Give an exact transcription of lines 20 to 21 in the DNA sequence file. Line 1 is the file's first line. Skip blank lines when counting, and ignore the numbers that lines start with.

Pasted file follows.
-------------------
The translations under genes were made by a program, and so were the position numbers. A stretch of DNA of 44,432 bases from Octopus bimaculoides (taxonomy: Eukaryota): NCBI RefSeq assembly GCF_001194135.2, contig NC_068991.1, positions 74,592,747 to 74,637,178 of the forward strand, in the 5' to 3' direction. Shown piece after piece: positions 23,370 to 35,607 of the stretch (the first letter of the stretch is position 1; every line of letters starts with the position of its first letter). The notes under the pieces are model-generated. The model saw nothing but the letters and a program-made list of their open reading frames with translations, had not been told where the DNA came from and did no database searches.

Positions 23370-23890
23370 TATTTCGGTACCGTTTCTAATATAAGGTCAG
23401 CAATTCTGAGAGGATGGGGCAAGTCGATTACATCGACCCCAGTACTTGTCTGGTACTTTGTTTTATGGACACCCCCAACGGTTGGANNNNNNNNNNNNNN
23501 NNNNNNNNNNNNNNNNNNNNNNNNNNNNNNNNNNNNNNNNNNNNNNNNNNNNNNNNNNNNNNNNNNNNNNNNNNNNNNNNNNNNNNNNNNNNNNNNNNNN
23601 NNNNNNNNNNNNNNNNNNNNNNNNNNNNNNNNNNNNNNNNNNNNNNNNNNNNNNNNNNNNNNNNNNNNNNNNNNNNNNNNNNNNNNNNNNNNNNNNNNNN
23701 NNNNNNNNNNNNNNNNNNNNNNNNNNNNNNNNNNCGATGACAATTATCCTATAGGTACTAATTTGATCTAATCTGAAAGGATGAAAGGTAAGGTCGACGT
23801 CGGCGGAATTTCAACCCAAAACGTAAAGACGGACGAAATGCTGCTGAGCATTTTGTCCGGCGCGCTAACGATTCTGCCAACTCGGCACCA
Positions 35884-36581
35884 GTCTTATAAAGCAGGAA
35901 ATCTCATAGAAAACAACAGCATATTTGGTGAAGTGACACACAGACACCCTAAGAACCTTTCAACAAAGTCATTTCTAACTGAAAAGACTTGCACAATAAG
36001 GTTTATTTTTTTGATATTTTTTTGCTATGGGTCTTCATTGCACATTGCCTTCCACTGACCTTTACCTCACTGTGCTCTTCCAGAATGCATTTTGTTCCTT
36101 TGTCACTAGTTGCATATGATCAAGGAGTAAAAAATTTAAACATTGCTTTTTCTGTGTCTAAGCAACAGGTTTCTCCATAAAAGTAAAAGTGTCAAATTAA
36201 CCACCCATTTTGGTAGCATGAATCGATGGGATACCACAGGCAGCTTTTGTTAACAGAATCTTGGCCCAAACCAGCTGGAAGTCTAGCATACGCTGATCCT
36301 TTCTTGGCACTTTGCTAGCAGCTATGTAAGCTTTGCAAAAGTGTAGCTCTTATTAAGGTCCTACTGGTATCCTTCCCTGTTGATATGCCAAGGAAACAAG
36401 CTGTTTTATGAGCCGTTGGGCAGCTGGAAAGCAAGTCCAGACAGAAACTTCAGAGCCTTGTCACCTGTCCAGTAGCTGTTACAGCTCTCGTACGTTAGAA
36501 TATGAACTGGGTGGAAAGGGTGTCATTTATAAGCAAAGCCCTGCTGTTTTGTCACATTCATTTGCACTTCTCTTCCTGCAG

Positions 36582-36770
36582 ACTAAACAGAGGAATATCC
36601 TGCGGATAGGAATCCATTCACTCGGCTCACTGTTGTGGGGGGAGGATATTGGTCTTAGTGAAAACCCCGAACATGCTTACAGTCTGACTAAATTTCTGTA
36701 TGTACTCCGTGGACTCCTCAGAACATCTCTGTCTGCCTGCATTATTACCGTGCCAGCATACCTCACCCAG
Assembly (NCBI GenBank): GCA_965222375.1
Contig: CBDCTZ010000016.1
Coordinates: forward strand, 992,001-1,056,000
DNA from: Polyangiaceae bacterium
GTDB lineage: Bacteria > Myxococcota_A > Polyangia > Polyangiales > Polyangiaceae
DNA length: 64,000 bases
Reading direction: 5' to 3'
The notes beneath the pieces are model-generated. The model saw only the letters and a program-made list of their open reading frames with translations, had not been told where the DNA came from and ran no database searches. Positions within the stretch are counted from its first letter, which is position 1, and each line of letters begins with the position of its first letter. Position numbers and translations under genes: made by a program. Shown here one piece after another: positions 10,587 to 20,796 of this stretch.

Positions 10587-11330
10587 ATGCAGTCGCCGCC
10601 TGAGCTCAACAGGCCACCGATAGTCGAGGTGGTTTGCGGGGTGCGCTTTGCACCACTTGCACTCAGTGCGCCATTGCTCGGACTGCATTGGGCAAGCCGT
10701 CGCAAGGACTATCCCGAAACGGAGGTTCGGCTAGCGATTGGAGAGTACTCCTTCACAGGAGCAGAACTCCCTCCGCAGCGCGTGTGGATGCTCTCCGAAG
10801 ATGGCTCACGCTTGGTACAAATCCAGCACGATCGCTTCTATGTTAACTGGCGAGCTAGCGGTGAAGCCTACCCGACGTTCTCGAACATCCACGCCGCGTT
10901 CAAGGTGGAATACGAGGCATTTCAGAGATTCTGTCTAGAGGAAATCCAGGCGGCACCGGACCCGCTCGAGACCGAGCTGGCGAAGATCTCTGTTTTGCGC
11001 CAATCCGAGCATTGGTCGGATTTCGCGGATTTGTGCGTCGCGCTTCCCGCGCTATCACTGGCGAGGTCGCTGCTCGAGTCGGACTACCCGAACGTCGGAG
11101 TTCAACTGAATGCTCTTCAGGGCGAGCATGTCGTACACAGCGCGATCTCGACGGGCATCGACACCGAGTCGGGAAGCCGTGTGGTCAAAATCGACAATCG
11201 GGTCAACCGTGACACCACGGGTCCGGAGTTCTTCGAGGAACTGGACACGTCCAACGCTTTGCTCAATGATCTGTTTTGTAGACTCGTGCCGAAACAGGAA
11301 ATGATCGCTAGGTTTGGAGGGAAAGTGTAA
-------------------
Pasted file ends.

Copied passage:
36601 TGCGGATAGGAATCCATTCACTCGGCTCACTGTTGTGGGGGGAGGATATTGGTCTTAGTGAAAACCCCGAACATGCTTACAGTCTGACTAAATTTCTGTA
36701 TGTACTCCGTGGACTCCTCAGAACATCTCTGTCTGCCTGCATTATTACCGTGCCAGCATACCTCACCCAG